• Sociology.  This is partly because my department is a combined sociology and social anthropology department, which I rather like since I’m exposed to stuff I normally wouldn’t be.  Quite a lot of my migration readings were authored by sociologists, as in, for example, Stephen Castles and Mark Miller’s The Age of Migration (2003), which I’m using quite a lot.  However, the subdiscipline of migration studies is equally indebted to anthropology thanks to anthropologists’ work with diasporic populations.
  • Women’s studies/Gender studies.  I actually don’t have too many works from this discipline, but the fact that my supervisor is a Neomarxist feminist and the fact that I’m also quite partial to Women’s Studies means that such works inevitably are included in my reading list.  And, of course, the particular way migration from the Philippines is gendered also enters into why I’m reading Women’s Studies stuff, since maids and female nurses form a majority of the Philippines’ exported labour (and not to mention the mail-order brides).  So, que sorpresa, I have on my bookshelf Working Feminism (2004) by Geraldine Pratt, a Neomarxist examination of the context in which female Filipino migrants work in British Columbia.
  • Sociolinguistics and anthropological linguistics.  I’ve got this because I explicitly examine how language enters into the expression of identity.  Sociolinguistics is actually a rather marginal field of study in linguistics proper, as is also anthropological linguistics in anthropology.  Still, the intersection of politics and language interests me, so I’ve been digging into readings like Codeswitching: Anthropological and Sociolinguistic Perspectives (1988).  It’s kind of nice to be participating in the project of keeping anthropology holistic (or inventing it to be so), but more on this issue in a later post.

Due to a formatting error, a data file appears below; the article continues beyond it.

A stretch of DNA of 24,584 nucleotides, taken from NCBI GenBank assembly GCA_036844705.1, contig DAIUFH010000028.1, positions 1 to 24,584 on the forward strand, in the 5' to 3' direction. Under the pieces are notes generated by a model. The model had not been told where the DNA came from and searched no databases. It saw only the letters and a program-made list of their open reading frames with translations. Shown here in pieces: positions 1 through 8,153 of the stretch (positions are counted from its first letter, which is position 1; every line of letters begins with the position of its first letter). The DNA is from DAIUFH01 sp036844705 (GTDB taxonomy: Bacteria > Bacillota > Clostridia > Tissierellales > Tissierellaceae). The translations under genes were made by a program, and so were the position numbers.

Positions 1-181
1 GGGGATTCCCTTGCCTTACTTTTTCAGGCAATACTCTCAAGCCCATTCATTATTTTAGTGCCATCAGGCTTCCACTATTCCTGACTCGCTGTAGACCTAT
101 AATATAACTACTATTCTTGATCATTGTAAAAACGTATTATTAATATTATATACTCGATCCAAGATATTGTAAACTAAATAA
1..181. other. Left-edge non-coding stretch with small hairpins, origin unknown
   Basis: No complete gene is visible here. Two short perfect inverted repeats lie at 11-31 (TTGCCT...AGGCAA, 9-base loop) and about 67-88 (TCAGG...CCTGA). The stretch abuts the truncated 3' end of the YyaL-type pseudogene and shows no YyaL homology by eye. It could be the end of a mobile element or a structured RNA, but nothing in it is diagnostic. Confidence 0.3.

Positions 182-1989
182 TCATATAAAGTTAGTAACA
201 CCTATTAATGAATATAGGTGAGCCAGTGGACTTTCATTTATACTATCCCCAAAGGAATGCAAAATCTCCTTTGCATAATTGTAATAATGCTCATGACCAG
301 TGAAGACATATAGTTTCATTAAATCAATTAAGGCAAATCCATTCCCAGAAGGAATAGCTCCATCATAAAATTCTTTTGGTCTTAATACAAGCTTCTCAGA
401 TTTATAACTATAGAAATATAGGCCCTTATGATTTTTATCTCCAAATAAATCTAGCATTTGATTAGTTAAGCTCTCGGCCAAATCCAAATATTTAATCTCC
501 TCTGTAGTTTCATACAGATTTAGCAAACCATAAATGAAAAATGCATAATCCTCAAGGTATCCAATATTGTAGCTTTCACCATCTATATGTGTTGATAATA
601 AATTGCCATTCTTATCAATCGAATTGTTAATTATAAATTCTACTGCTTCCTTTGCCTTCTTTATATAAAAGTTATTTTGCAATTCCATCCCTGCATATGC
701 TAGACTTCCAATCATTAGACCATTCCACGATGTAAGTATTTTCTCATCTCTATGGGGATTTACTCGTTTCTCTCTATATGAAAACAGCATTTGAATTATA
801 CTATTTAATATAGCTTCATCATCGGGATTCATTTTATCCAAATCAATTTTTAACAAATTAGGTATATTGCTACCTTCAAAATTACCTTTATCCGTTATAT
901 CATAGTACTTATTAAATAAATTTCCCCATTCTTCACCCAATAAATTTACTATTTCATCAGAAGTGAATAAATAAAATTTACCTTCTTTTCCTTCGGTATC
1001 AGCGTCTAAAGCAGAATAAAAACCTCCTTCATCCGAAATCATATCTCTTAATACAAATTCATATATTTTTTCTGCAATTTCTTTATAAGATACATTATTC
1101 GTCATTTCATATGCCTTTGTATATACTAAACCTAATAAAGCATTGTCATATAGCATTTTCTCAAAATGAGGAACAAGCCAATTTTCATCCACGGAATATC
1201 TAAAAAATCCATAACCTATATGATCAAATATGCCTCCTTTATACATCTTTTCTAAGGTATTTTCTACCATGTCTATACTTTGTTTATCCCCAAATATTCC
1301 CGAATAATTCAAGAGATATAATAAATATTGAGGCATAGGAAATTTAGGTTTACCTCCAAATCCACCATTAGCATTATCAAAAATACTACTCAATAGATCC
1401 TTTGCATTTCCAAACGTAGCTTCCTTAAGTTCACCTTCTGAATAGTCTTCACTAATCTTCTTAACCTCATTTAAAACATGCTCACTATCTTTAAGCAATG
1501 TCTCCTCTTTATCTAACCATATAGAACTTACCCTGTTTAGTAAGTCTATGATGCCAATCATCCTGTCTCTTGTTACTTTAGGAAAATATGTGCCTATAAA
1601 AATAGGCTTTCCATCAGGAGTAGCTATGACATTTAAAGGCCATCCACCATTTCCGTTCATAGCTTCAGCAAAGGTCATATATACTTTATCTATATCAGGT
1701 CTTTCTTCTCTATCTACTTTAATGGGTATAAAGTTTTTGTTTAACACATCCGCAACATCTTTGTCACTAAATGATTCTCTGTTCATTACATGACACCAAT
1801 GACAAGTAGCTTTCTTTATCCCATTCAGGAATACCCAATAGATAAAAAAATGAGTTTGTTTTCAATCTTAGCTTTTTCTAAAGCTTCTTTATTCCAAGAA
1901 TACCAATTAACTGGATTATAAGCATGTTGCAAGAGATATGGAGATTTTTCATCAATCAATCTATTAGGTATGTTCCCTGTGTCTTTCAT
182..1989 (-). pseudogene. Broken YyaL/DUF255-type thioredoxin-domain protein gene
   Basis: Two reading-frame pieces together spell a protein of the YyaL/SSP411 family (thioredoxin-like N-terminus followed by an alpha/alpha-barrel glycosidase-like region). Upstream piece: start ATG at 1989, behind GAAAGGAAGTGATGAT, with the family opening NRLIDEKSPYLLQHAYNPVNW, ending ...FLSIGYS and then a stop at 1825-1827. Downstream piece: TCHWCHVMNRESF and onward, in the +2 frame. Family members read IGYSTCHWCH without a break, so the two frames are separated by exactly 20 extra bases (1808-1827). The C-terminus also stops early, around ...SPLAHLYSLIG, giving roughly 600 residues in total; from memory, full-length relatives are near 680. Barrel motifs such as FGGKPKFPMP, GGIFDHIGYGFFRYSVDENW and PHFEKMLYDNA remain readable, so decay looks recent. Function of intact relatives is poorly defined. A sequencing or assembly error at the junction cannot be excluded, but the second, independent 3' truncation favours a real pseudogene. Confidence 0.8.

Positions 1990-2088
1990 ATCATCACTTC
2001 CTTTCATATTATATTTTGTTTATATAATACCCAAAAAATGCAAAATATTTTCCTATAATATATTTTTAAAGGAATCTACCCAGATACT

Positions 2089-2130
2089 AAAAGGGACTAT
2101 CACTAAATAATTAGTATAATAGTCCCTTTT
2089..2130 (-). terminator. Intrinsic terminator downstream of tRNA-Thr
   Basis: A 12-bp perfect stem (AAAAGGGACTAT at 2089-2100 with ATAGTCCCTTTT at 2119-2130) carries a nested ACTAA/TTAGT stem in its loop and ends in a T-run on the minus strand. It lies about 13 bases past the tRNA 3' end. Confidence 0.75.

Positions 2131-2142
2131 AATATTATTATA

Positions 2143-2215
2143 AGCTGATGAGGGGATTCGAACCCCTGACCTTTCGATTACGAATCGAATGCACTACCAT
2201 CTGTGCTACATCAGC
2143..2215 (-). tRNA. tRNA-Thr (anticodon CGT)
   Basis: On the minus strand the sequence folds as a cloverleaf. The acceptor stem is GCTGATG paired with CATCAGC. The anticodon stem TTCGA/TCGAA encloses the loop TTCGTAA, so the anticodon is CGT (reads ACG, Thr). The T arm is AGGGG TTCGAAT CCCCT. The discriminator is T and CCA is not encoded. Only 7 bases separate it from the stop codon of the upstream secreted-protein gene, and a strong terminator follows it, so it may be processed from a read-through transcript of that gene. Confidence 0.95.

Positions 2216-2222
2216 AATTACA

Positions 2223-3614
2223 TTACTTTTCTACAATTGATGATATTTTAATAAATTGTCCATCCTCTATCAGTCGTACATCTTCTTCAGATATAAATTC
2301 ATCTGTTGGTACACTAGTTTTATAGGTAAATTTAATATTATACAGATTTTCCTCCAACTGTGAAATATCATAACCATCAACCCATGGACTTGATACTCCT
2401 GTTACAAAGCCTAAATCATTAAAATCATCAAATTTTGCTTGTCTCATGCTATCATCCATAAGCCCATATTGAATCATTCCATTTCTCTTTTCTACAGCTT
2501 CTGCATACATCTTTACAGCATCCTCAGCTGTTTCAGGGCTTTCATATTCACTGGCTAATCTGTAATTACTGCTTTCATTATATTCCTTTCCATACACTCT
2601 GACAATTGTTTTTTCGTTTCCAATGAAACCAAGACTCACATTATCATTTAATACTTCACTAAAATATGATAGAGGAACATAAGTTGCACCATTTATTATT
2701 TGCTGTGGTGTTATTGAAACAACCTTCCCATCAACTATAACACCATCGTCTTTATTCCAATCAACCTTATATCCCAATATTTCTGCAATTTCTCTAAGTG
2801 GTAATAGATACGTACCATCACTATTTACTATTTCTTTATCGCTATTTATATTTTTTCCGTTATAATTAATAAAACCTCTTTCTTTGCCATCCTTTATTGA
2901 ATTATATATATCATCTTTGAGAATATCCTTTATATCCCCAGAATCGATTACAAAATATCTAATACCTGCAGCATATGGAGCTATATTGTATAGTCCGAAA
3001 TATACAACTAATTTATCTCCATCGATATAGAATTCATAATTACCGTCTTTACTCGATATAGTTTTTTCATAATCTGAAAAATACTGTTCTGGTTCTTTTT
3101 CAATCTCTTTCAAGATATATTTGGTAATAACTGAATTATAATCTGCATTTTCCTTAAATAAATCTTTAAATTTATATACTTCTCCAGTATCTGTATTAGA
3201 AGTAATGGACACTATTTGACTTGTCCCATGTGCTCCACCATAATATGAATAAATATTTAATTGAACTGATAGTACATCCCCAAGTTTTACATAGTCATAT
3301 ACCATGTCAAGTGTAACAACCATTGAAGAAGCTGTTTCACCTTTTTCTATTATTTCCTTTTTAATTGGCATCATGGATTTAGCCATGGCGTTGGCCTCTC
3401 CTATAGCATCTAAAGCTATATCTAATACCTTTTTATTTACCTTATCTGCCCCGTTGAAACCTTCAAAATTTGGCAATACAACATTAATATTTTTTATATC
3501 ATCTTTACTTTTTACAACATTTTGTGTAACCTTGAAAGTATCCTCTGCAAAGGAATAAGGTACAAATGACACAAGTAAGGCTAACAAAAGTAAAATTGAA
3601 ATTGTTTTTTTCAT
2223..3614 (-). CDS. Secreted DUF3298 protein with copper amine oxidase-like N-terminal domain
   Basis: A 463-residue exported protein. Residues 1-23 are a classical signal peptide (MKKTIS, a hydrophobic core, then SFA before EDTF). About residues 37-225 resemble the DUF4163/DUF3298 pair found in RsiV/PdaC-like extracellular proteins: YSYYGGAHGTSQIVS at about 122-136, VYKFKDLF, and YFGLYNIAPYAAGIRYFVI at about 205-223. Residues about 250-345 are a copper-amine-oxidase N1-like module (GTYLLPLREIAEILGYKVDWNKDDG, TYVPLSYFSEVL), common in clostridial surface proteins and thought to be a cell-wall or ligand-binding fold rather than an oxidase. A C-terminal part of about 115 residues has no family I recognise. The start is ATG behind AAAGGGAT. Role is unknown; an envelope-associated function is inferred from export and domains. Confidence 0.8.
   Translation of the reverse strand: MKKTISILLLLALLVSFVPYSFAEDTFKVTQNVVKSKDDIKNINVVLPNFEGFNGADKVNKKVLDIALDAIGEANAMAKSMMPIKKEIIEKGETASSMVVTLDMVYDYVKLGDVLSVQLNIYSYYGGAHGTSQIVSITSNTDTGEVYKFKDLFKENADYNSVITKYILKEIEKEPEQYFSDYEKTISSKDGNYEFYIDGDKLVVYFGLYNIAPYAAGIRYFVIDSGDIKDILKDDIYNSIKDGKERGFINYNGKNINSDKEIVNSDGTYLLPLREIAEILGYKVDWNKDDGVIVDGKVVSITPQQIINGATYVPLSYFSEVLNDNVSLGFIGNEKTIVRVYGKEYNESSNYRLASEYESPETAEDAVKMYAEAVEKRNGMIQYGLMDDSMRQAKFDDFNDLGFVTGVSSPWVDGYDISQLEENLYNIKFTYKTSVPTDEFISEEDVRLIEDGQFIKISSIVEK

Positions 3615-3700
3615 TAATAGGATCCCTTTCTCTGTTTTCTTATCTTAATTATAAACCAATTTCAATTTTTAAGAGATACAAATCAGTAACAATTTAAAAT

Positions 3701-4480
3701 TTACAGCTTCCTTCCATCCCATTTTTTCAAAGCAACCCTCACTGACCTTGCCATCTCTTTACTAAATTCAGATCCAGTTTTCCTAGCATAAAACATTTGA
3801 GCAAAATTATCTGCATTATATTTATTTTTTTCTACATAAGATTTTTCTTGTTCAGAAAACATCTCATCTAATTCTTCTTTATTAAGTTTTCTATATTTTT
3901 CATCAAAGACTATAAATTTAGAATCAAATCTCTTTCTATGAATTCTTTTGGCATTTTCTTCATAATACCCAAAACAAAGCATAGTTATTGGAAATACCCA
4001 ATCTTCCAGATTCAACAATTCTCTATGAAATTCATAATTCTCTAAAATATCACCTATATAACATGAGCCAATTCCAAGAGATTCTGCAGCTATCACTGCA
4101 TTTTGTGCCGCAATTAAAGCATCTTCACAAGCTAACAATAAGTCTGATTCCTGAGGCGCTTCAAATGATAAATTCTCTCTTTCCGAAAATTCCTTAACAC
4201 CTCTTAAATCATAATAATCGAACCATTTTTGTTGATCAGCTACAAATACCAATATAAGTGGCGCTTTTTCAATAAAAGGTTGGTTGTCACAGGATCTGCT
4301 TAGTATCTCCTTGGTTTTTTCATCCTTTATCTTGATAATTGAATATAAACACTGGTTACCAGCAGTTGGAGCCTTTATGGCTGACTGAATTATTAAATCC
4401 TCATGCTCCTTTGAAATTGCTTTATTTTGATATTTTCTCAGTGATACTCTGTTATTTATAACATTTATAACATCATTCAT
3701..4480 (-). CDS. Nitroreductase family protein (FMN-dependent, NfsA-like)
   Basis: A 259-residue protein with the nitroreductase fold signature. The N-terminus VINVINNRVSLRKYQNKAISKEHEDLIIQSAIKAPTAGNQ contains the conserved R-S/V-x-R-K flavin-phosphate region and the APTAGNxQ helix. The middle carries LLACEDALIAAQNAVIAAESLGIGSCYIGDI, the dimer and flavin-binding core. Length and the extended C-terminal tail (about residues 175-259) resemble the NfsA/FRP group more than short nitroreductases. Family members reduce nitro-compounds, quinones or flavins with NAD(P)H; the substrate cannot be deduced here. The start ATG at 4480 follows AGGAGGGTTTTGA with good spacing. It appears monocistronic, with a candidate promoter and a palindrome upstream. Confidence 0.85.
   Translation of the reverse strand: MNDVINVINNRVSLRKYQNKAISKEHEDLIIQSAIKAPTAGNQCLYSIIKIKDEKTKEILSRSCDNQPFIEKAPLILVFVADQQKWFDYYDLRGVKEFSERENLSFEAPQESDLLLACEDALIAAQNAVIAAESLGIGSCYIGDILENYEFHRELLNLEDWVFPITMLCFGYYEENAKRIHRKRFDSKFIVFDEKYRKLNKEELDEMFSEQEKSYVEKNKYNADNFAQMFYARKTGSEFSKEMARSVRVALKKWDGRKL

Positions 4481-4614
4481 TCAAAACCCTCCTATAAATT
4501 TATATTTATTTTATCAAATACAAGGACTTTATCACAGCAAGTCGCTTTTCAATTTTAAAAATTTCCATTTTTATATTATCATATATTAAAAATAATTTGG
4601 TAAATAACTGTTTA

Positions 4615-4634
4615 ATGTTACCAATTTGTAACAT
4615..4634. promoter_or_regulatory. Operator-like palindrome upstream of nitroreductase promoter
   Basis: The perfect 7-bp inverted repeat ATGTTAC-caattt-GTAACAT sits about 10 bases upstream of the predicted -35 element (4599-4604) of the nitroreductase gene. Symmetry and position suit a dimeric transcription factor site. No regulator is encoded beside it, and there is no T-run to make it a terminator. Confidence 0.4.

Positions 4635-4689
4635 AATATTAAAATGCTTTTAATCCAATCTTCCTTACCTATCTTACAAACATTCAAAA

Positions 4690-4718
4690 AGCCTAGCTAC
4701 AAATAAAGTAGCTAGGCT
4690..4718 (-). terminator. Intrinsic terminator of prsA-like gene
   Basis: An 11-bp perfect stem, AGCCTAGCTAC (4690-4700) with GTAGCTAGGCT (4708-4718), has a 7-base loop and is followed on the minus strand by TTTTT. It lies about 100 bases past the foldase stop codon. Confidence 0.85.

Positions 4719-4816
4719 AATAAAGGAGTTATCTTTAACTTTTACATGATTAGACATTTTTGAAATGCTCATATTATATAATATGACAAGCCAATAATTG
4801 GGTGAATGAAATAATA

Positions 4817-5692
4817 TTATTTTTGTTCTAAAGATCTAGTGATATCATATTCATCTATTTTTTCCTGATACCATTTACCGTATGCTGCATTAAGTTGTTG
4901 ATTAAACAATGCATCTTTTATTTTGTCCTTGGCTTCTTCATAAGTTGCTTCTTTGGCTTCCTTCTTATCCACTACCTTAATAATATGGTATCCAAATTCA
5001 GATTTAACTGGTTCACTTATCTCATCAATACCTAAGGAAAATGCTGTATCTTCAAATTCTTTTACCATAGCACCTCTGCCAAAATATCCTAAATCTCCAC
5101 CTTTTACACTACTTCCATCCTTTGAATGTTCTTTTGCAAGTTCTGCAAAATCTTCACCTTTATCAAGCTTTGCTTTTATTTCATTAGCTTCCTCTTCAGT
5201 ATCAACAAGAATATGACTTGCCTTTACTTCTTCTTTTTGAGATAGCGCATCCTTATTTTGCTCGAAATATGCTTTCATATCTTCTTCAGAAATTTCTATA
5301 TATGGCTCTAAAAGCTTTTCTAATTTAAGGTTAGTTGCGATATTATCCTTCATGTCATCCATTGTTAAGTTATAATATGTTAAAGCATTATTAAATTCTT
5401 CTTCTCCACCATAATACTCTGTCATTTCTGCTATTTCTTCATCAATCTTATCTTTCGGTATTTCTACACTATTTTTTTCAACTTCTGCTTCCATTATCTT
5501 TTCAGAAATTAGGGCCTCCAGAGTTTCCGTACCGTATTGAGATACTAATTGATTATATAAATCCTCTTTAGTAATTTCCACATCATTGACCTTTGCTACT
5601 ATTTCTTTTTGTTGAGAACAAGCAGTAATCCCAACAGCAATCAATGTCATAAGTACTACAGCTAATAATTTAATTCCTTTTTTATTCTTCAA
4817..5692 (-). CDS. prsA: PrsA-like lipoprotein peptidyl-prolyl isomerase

• History.  This discipline should pretty much be on almost any reading list, since it’s hard to imagine a subject in social science research that doesn’t deal with history on some level.  In my case, I’m mostly dealing with the history of US colonialism in the Philippines and the history of international migration.  The most heavily historical text I’m reading right now is The American Colonial State in the Philippines: Global Perspectives (2003).  I’d forgotten how annoying footnotes can be when there isn’t a bibliography in the back of the book and you’re only looking for one specific reference, but ah well.
  • Area Studies, more specifically, Southeast Asian Studies.  I’ve only got a handful of readings from this (semi-?)discipline, but they’re all really useful in situating the Philippines within its regional context.  However, my foremost text from Southeast Asian Studies, Imagined Communities (1991), is such a classic examination of nationalism that I would still be using it if I were, for example, studying Trinidadians instead.  And let’s not forget that Anderson’s theory of print capitalism has implications for how community is manufactured online as well.
  • Internet Studies.  I don’t know if that’s even an actual name for the discipline, so new is it, and in fact I’m not sure if it’s even considered a discipline yet.  This (ahem) thingy can also be called Sociology of the Internet, but that’s kind of a misnomer since economists, anthropologists, psychologists, and people trained in other disciplinary backgrounds also contribute to the literature about the social context of the Internet, as well as reading and discussing each other’s work.  Perhaps this might all be called a sub-discipline of Media Studies, though I think situating the social study of the Internet under such immediately closes certain fruitful lines of research, or at least makes such investigation less likely to occur.  But whatever discipline it’s filed under, Lisa Nakamura’s Cybertypes: Race, Ethnicity, and Identity on the Internet (2002) is very prominent in my thesis write-up.